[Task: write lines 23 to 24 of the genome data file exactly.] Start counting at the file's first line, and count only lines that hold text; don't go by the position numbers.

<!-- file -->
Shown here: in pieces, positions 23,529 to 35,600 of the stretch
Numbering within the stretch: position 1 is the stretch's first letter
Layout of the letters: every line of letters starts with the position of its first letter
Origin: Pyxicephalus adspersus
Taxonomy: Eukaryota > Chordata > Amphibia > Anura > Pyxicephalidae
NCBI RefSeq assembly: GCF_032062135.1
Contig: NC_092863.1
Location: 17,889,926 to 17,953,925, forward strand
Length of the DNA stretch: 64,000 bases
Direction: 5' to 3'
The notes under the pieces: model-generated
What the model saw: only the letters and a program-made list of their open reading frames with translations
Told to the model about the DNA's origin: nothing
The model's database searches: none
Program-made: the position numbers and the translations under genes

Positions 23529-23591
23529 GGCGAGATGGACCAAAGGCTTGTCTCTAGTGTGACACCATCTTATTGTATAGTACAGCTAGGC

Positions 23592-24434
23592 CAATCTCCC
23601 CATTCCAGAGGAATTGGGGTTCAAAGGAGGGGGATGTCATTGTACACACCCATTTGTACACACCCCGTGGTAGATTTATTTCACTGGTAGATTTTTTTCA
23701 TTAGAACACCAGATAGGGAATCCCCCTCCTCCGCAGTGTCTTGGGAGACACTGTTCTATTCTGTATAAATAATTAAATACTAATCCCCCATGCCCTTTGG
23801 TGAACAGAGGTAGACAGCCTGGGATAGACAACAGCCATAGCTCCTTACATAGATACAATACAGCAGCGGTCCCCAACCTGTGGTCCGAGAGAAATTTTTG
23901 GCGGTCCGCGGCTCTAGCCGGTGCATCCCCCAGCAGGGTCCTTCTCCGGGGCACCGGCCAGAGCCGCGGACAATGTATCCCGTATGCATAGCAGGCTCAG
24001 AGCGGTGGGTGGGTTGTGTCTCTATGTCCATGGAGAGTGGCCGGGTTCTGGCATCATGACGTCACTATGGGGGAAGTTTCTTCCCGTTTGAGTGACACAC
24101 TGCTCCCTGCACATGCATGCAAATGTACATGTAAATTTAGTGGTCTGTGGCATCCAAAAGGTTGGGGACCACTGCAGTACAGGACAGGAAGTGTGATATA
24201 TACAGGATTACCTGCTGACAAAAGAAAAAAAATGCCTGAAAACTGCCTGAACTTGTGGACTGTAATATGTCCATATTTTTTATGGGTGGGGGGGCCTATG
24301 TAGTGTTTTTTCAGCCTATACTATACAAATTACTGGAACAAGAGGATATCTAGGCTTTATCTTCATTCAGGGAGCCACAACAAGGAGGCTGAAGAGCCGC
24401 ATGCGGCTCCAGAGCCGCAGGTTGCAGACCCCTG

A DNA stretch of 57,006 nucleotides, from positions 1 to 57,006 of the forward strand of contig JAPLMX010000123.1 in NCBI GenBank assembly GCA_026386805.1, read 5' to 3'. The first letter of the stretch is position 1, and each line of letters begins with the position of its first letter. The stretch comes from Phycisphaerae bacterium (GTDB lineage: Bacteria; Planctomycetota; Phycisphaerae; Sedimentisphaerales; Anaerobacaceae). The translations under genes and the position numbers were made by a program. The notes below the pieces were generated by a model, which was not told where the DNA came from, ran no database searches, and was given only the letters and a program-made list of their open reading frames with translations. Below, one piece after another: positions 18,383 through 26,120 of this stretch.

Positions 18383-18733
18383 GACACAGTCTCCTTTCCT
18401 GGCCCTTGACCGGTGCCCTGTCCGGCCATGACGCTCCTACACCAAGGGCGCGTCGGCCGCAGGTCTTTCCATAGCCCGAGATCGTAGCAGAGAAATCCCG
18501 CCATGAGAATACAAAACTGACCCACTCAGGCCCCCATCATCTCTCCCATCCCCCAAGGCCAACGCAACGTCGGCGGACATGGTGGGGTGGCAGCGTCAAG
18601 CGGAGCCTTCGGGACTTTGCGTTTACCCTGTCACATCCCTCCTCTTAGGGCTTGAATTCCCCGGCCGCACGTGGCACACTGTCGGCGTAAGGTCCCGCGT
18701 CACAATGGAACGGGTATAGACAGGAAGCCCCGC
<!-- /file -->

23901 GCGGTCCGCGGCTCTAGCCGGTGCATCCCCCAGCAGGGTCCTTCTCCGGGGCACCGGCCAGAGCCGCGGACAATGTATCCCGTATGCATAGCAGGCTCAG
24001 AGCGGTGGGTGGGTTGTGTCTCTATGTCCATGGAGAGTGGCCGGGTTCTGGCATCATGACGTCACTATGGGGGAAGTTTCTTCCCGTTTGAGTGACACAC